January 2012

SlideshowSlideshow Loading
previous next

Exceptional entertainment at your doorstep

By Rhiannon Fionn-Bowman

Posted: Friday, Aug. 26, 2011

Share Share

Whether you’re into theater, chamber music, opera, ballet, modern dance or art, you should know that you don’t have to leave University City to feed your muse. UNC Charlotte’s Robinson Hall offers more than a hundred performances and exhibits each year, and all at affordable rates with none of Uptown’s parking hassles or charges.

Amber Carpenter, 22, is a junior at the university, earning her degree in harp performance and a minor in voice. She could have attended a number of colleges, but the Charlotte native chose to study close to home after meeting with UNCC’s faculty and learning that they would allow her to hone her own educational path and even help form the school’s evolving arts departments.

Other schools, she says, “have their plan for how they’ll send [students] through the system. At those schools I would have felt restricted.” At UNCC, she says, they told her that she could explore her multiple interests – music and teaching – while offering her an opportunity to perform on the school’s stages in coordination with many of her peers and teachers.

The dean of the College of Arts + Architecture, Ken Lambla, wouldn’t have it any other way. He sees his job as pushing his faculty and their students to create “intellectually meaningful and artistically significant work.” He wants everyone, including the greater community, to broaden their definition of art and expand their skills. “We want to change the world,” he says, but he’s satisfied with beginning that quest within UCity.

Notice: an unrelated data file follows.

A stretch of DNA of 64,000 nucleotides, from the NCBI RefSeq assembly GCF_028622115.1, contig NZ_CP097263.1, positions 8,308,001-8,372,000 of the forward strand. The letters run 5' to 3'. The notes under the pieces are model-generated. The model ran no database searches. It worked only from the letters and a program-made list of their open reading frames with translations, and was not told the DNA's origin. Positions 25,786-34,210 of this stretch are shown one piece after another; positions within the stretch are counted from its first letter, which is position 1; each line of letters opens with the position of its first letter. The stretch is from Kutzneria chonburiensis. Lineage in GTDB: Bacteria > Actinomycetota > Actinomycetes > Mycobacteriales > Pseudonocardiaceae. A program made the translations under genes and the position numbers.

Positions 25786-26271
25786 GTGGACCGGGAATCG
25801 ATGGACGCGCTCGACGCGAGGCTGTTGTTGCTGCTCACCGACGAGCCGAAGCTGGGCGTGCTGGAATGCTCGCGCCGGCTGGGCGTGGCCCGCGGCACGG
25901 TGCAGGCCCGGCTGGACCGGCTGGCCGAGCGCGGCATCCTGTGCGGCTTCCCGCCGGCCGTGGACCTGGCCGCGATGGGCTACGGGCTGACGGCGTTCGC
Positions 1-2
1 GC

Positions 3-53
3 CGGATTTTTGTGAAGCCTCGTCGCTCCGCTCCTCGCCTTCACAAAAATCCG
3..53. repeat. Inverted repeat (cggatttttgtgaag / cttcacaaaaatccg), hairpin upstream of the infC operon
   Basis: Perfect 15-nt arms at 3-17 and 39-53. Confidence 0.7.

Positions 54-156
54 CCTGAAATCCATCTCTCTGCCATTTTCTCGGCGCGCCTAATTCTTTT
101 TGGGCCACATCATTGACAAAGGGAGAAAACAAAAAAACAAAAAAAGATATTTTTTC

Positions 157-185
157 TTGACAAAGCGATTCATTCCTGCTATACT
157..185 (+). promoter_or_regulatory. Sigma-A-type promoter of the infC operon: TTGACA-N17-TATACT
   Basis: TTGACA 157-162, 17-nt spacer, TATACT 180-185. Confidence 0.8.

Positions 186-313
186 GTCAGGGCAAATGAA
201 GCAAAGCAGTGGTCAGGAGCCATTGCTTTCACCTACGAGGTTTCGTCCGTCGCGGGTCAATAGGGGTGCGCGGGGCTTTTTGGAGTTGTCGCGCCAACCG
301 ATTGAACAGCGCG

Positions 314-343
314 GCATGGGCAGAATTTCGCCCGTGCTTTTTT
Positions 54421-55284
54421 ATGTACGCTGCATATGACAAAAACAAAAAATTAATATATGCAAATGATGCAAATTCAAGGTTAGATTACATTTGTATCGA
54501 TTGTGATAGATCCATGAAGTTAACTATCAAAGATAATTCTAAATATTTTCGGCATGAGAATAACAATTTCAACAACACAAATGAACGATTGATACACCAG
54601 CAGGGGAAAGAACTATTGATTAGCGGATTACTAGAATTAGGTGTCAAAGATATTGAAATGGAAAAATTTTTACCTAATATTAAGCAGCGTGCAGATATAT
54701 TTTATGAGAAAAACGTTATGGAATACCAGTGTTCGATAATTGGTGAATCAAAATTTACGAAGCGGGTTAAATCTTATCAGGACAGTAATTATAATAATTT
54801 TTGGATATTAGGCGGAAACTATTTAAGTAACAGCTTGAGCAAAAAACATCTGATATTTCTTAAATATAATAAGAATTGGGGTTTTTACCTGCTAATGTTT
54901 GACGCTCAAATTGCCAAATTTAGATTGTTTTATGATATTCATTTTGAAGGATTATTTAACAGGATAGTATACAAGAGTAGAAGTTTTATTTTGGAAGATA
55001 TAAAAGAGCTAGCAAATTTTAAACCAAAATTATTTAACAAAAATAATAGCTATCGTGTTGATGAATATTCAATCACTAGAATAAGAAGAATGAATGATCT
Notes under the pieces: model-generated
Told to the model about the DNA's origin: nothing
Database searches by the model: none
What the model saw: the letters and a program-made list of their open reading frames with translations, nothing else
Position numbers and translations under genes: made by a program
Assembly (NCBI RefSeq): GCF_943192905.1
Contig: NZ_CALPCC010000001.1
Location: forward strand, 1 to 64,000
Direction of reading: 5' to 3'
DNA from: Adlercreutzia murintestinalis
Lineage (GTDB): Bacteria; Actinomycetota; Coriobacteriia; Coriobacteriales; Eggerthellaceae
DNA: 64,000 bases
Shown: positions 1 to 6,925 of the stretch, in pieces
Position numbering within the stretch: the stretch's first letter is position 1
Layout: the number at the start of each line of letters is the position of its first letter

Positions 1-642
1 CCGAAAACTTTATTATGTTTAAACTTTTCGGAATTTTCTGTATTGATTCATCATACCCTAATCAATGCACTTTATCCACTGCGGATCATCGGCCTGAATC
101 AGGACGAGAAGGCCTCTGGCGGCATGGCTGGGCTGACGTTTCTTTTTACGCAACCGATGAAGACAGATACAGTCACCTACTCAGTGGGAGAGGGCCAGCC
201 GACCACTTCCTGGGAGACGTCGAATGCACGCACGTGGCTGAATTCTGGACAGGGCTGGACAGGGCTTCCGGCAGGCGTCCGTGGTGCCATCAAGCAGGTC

The departments of dance, music and theater are encouraged to collaborate, to “be present, be respectful, be responsible, be smart and be amazing,” according to their cultural statement. They’re also expected to push their creative and social limits – and they are.

“This isn’t just a performance hall,” says Lambla. “This is an incubation site. We have an obligation to teach the students that their work has meaning and that it touches the core of what this community is about and what it struggles with.”

To that end, in addition to the usual student recitals and faculty expositions, numerous performances are offered each year, and many of them are intended not only to excite the senses but also to encourage audience members to rethink norms, explore diversity and encourage interaction between those who might not communicate otherwise. In other words, expect risky performances and new art.

For example, in the recent past, UNCC performers have taken Shakespeare digital by attaching motion detecting sensors to their bodies that respond to their movements and, in response, project digital images on a big screen, effectually communicating with their body movements. In the near future, they’ll be exploring gender roles and sexual oppression in the 1970s British play, “Cloud 9,” though the audience should expect a few new twists to the once-controversial tale.